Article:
GAZA CITY, Gaza Strip – Israel killed four Hamas militants in a missile strike Saturday and moved artillery cannons to the Gaza border, launching what it vowed would be a “crushing” response to a Hamas rocket barrage on Israeli towns.
Israel also sealed the West Bank and Gaza, barring all Palestinians from its territory, within hours of the Hamas attack — the group’s first major violence since Israel withdrew from the Mediterranean coastal strip two weeks ago.
Prime Minister Ariel Sharon called his Security Cabinet for a meeting later Saturday to approve the military action, expected to last several days. A large-scale operation appeared unlikely but the timing of the meeting suggested a sense of urgency.
The Cabinet session comes as Sharon faces a major leadership challenge in his Likud Party over the Gaza withdrawal, completed two weeks ago. Sharon’s challenger, former Prime Minister
Benjamin Netanyahu, has warned the pullout will endanger Israel, and the barrage of 39 rockets, with five Israelis wounded, could boost his agenda.
The escalation followed an explosion Friday at a Hamas rally at a crowded Palestinian refugee camp that killed at least 15 Palestinians. Witnesses said the blast went off near a pickup truck carrying masked militants and homemade rockets.
Hamas blamed Israel and said it fired rockets on Israeli border towns in retaliation. But the
Palestinian Authority said the blast was an accident resulting from militants mishandling explosives. It renewed demands that armed groups stop flaunting their weapons.
In its struggle to bring order to Gaza, the Palestinian Authority won agreement from militant groups for a ban on displaying weapons starting late Saturday. Hassan Yousef, a Hamas leader, said the group would abide by the ban. “There will be no military parades in the streets and Hamas weapons will go into the shadows,” he said.
Israeli Defense Minister Shaul Mofaz met Saturday with the army chief and the head of the Shin Bet security service to formulate Israel’s response. “We have to make it clear to the Palestinians that Israel will not let the recent events pass without a response,” Mofaz said in a statement. “The response needs to be crushing.”
Mofaz ordered large numbers of ground forces to deploy near northern Gaza, from where most rockets have been launched. Security officials said thousands of soldiers have been called up.
On Saturday afternoon, Israeli aircraft fired five missiles at two cars in the Zeitoun neighborhood of Gaza City, killing four Hamas militants, according to medics, witnesses and Palestinian radio reports. Nine people were wounded.
Palestinian Information Minister Nabil Shaath denounced the strike as an “act of criminal aggression” and accused Israel of trying to destroy a truce that largely has held since February.
In an unprecedented step, Israel also set up five artillery cannons on the Gaza border, guarded by seven armored personnel carriers. Soldiers appeared to be settling in, building a command post and rolling out barbed wire.
Israel in the past retaliated for Palestinian rocket fire with airstrikes or ground incursions. Artillery fire is less precise, however, and artillery shells fired into densely populated Gaza could cause many casualties. Israel appeared to be signaling it is determined to stop the rocket fire at any price.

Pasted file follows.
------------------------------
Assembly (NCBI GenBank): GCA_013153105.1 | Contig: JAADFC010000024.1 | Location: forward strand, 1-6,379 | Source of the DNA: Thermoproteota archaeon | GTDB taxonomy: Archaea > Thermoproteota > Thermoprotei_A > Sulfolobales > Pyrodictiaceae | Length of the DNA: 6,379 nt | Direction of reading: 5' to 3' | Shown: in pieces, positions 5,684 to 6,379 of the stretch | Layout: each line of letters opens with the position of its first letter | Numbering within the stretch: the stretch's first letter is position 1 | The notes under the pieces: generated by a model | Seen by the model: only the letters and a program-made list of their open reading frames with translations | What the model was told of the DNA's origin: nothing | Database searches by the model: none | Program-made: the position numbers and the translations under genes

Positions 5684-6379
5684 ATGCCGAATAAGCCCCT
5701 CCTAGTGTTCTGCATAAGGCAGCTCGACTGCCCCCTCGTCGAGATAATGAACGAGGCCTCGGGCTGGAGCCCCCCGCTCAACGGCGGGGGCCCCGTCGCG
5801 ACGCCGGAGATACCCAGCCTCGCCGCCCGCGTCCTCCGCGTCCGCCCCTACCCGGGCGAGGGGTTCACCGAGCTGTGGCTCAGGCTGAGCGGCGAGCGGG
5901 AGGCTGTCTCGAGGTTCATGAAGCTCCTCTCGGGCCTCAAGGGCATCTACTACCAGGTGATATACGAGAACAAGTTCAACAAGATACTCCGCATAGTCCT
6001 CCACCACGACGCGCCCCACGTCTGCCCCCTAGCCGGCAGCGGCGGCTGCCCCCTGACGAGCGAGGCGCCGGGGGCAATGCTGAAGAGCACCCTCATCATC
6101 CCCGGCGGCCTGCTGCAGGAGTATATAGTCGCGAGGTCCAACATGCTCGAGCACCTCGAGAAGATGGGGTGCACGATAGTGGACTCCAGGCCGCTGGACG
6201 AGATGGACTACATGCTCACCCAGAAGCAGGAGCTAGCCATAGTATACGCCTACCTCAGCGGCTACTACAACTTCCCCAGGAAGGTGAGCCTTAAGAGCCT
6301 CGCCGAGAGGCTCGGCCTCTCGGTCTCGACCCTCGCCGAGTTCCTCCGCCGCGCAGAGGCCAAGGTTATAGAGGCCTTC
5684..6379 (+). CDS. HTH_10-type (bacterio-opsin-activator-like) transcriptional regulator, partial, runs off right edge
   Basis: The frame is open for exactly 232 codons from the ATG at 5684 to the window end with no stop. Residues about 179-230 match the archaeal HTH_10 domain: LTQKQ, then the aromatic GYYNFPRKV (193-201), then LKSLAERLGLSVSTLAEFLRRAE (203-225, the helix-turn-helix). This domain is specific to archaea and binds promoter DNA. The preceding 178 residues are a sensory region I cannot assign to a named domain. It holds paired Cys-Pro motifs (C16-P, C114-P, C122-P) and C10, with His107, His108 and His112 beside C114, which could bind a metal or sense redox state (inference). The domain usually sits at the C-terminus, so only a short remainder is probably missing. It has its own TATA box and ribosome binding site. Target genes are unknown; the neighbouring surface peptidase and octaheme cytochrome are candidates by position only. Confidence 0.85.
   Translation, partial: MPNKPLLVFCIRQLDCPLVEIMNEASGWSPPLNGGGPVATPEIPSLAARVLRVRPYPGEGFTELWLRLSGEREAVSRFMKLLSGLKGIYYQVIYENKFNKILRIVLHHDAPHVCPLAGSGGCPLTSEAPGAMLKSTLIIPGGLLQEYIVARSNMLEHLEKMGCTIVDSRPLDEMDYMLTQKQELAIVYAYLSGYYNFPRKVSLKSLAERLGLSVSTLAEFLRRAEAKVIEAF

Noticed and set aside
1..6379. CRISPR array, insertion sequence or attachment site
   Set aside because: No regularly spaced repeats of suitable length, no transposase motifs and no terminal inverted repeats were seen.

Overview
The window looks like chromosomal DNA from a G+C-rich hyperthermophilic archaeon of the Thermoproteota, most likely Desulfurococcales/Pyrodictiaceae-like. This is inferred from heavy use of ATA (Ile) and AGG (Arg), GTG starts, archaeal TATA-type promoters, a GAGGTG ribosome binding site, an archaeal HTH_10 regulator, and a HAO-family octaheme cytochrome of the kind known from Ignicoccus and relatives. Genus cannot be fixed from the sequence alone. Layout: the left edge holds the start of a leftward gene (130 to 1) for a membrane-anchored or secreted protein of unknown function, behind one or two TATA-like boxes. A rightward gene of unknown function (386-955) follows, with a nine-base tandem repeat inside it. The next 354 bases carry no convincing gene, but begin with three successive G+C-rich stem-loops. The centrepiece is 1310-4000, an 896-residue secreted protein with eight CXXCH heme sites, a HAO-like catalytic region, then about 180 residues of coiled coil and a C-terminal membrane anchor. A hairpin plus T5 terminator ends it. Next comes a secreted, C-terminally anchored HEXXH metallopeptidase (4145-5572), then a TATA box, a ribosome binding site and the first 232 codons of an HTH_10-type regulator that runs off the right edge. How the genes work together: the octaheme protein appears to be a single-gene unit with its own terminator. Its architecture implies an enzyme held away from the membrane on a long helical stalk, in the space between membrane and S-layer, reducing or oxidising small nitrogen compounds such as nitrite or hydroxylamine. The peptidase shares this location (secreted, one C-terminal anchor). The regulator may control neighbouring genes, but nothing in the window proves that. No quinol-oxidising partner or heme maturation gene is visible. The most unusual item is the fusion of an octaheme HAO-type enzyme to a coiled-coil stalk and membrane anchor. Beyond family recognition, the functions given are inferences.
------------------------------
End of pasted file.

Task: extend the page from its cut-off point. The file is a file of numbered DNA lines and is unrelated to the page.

At another border staging area, four armored personnel carriers, five tanks and four huge D-9 bulldozers joined a fleet of about 30 armored vehicles that are regularly deployed there.
Friday’s explosion brought a terrifying end to what became the last militant victory celebration of Israel’s Gaza pullout before the weapons ban takes effect. Abbas’ ruling
Fatah movement canceled a final rally planned for Saturday.
The exact number of casualties from the Jabaliya camp remained unclear Saturday. Doctors at two Gaza hospitals counted 15 dead and 83 wounded, but the Palestinian health ministry put the toll at 17 dead and 140 wounded, possibly due to duplicate hospital registration during the initial chaos.
About 10,000 mourners attended prayers for 10 of the dead at a Jebaliya mosque Saturday. After the ceremony, the crowd split into three processions, with Hamas holding a separate march for four of its dead. Gunmen shot in the air, and women watching from balconies threw rice into the crowd.
The deadly rally appeared to put Hamas on the defensive for the first time since the Israeli withdrawal; it also gave Palestinian leader Mahmoud Abbas greater leverage to enforce the weapons ban.
Islamic militants took center-stage after Israel’s withdrawal, holding military-style victory parades, and many Palestinians endorsed the militants’ claim that they had driven Israel out by force.
Now, Israel’s reprisals have caused new hardships for Palestinian civilians, who might blame Hamas.
Israel’s indefinite closure of the West Bank and Gaza, imposed Saturday, means thousands of Palestinian laborers won’t be able to reach jobs in Israel. Many Gazans also had hoped for a return to calm after Israel’s pullout and might not be willing to tolerate a new era of airstrikes.
Abbas, meanwhile, is under growing pressure to stop the rocket fire, with Israel demanding he deploy his troops in northern Gaza, the favored rocket launching ground. This could force Abbas into confrontations with Hamas that he has been trying to avoid.